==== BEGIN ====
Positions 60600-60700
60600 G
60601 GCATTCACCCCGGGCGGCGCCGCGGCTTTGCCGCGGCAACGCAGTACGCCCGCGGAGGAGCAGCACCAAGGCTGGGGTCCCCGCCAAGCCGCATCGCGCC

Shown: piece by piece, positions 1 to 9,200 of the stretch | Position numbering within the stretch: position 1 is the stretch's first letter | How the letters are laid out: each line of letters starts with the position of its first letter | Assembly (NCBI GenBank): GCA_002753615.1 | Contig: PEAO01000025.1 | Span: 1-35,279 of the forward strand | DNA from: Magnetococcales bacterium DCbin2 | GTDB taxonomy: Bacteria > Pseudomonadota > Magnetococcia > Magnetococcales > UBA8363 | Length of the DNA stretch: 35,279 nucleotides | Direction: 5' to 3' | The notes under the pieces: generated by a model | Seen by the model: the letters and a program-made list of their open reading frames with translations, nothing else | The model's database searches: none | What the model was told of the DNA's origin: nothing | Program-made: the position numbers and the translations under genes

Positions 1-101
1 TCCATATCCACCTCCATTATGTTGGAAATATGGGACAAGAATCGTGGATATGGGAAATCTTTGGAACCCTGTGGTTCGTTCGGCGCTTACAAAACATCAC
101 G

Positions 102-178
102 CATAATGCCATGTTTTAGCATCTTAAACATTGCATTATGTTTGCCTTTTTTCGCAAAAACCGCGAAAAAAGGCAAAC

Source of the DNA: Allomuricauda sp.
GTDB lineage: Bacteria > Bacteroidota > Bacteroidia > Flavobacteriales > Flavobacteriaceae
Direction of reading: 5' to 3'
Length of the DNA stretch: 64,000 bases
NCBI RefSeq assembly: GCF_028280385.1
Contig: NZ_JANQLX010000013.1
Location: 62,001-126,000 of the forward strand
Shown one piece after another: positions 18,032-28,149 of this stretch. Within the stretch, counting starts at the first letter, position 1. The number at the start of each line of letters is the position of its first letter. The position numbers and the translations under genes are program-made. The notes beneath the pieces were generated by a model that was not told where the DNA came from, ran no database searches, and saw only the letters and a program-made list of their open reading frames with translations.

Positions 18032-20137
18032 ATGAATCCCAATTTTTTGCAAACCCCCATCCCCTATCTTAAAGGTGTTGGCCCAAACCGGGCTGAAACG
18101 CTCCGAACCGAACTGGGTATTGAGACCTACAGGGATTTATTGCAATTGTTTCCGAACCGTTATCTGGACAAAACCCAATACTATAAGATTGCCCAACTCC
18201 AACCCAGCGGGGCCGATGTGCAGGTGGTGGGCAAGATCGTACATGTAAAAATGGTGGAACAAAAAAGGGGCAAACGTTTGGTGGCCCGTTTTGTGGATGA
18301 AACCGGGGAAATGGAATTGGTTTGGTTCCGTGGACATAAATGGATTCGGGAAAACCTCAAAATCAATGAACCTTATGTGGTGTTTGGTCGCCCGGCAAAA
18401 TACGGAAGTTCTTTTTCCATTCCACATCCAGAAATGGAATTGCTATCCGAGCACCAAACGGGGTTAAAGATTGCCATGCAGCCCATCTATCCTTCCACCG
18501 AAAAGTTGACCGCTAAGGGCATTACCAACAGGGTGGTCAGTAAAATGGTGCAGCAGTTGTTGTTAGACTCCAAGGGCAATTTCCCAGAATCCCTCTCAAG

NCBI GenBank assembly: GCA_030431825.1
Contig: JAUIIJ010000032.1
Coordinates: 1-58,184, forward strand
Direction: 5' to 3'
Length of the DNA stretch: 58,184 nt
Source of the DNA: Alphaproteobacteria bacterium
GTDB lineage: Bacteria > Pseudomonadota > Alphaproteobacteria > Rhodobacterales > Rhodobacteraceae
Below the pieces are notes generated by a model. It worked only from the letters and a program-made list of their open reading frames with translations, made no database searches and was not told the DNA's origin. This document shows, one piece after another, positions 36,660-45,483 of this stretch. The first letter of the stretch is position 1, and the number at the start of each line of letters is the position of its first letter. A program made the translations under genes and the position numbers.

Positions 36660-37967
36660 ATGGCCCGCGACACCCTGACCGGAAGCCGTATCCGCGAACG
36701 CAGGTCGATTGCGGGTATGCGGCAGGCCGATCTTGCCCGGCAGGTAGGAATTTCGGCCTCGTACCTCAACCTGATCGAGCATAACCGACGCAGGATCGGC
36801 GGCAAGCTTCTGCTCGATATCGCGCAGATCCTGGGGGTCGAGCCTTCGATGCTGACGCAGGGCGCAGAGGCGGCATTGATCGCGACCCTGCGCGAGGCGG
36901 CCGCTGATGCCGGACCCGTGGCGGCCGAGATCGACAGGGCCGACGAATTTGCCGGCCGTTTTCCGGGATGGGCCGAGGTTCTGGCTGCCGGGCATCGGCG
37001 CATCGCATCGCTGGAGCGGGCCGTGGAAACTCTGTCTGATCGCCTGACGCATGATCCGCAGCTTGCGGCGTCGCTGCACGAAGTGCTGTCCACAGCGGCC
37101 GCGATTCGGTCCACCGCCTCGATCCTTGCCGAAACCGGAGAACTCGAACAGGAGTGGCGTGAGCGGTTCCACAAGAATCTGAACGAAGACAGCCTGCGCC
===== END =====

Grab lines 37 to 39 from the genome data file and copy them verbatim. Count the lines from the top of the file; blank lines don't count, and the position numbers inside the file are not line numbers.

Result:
36901 CCGCTGATGCCGGACCCGTGGCGGCCGAGATCGACAGGGCCGACGAATTTGCCGGCCGTTTTCCGGGATGGGCCGAGGTTCTGGCTGCCGGGCATCGGCG
37001 CATCGCATCGCTGGAGCGGGCCGTGGAAACTCTGTCTGATCGCCTGACGCATGATCCGCAGCTTGCGGCGTCGCTGCACGAAGTGCTGTCCACAGCGGCC
37101 GCGATTCGGTCCACCGCCTCGATCCTTGCCGAAACCGGAGAACTCGAACAGGAGTGGCGTGAGCGGTTCCACAAGAATCTGAACGAAGACAGCCTGCGCC